Speaker of the Aotearoa/New Zealand House of Representatives Trevor Mallard has announced that male MPs will no longer be required to wear a tie while speaking in Aotearoa/New Zealand’s Parliament.
The decision to scrap the mandate comes after a Māori Party politician was kicked out of the chamber for not wearing a tie.
Co-leader of the Māori Party Rawiri Waititi said he was wearing the Māori equivalent of a tie, a hei-tiki pendant around his neck. He described the pendant as Māori business attire last Tuesday.
Rawiri Waititi attempted to speak in the Aotearoa/New Zealand Parliament last Tuesday but was stopped twice by Mallard.
When he continued to speak, he was ejected from the chamber.
Waititi said forcing him to observe a western dress code was a breach of his rights and an attempt to suppress Indigenous culture.
“It’s not about ties, it’s about cultural identity mate,” he said as he left the chamber.
“This is a breach of the rights of Indigenous peoples, we have the freedom to be able to practice our cultural identity in a space like this.”
Waititi has previously labelled ties a “colonial noose”; he said believed Mallard’s conduct was “unconscionable” and vowed to continue to fight the rule.
“The Māori Party will not be subjugated, we will not be assimilated and that’s exactly how we’ve been treated, and rest assured we will take this further.”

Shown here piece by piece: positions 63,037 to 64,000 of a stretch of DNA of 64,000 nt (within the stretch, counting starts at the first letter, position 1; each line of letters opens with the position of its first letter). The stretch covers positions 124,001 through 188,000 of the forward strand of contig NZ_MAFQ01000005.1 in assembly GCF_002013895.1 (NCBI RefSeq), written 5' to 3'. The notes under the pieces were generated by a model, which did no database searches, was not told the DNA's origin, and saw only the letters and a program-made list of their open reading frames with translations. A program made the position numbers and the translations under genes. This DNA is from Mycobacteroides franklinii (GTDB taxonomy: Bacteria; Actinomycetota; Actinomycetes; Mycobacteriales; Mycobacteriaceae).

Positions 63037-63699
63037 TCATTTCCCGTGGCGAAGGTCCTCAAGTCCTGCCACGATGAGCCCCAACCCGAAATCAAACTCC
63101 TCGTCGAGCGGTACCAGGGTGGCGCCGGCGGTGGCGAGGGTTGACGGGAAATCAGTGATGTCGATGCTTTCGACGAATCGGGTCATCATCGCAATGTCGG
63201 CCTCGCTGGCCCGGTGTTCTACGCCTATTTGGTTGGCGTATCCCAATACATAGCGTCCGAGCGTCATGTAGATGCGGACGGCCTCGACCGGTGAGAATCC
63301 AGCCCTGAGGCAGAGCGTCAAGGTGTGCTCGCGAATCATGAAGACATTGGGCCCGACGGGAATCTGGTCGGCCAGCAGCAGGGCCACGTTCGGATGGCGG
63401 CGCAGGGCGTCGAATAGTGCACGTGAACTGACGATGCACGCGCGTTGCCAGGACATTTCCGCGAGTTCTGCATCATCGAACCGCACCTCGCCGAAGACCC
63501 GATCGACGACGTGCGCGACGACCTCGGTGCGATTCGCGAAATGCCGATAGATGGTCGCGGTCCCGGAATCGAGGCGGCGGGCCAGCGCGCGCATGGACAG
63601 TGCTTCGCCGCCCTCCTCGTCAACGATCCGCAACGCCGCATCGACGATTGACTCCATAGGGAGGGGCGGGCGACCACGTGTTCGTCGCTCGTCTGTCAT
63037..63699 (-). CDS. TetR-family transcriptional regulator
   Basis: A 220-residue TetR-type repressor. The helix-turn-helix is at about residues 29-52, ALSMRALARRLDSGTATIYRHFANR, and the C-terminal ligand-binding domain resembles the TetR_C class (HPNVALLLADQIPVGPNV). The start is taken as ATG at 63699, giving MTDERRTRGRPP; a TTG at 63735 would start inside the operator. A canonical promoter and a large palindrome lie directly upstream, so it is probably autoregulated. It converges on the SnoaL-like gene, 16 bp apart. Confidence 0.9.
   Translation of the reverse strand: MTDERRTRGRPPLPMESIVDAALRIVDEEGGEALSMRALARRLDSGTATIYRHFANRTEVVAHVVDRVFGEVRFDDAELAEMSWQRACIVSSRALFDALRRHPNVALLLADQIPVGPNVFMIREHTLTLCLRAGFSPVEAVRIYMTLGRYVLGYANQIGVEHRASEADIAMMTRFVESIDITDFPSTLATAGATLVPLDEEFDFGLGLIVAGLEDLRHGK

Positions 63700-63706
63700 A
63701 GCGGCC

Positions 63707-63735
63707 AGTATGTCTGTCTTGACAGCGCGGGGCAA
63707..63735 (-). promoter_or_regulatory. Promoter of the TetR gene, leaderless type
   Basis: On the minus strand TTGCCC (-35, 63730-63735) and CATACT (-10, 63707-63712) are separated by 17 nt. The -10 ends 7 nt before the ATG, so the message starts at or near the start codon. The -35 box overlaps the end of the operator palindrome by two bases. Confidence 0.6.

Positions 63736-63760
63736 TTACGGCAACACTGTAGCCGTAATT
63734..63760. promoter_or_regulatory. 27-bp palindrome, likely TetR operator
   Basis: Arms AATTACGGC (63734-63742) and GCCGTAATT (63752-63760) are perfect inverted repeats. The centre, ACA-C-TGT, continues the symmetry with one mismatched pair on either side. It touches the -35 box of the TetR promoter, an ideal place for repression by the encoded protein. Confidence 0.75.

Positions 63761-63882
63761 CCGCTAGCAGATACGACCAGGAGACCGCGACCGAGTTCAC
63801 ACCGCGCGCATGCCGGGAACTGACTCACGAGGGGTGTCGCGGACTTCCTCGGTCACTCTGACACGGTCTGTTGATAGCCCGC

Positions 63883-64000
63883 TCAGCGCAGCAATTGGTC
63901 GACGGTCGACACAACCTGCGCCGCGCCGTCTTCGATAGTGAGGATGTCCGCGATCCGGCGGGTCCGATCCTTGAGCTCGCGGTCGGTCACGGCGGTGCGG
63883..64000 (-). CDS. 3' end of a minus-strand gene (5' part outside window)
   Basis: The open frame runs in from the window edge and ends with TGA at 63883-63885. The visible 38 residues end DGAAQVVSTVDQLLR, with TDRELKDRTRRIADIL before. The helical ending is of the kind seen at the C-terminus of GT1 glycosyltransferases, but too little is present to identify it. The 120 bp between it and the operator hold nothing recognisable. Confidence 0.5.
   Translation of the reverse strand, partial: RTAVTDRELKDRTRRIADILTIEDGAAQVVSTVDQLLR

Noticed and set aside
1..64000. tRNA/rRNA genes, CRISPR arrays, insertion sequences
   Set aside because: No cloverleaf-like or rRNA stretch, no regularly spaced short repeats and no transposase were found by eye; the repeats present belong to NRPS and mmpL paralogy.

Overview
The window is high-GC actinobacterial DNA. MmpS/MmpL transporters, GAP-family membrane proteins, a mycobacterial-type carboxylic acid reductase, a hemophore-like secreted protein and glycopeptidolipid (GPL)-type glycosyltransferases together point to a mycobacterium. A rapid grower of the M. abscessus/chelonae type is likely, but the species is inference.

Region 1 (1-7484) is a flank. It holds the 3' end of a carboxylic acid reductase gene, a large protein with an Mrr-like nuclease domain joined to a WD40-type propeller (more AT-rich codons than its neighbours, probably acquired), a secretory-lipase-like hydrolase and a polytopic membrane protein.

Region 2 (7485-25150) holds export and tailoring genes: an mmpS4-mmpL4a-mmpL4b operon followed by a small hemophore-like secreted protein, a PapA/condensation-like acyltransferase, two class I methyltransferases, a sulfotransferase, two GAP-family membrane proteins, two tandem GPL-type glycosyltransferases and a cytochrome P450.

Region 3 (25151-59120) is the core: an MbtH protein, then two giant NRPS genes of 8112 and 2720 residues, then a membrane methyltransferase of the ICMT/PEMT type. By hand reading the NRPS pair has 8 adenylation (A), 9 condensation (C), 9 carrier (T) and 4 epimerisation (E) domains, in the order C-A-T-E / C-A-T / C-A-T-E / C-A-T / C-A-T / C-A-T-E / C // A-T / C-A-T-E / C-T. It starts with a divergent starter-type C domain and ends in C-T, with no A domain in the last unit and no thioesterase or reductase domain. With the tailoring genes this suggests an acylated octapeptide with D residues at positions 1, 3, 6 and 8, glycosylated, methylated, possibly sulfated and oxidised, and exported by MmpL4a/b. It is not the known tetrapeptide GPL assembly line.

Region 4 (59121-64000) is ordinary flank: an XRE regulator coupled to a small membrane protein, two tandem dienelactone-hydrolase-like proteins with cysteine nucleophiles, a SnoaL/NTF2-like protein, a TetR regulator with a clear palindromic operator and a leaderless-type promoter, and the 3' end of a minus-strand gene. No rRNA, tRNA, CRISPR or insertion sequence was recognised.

Mallard stood by the dress code.
“The significant majority of members who responded made it clear that ties were part of business attire,” he said.
Māori Party leaders did not participate in the consultation, with Waititi saying he believed his attire would be permitted as a cultural exception.
On Wednesday, Mallard said the majority of the Standing Orders Committee were in favour of removing the requirement for ties to be part of ‘appropriate business attire’ for males.
“As Speaker, I am guided by the committee’s discussion, and therefore ties will no longer be considered required as part of ‘appropriate business attire’,” he said.
Writing in the New Zealand Herald on Wednesday, Waititi said his action was not about ties, but the right of Māori to be Māori whether in Parliament or the pub.
“I took off the colonial tie as a sign that it continued to colonise, to choke and to suppress our Māori rights that Mallard suggests gives us all equality.”
“We’ve just come out of Waitangi Day, and acknowledging the covenant between two nations, Tangata Whenua and Tau iwi — and yet Aotearoa is a long way off from true partnership when foreigners enforce Maori to dress like them,” he wrote.
Waititi was told last year that he would be ejected from the House if he did not wear a tie. Instead, he wore a Taonga, a Māori greenstone pendant.
Prime Minister Jacinda Ardern said it was not something she had a strong opinion on and that she had no objection to someone wearing a tie in Parliament or not.
“There are much more important issues for all of us,” she said.
By Darby Ingram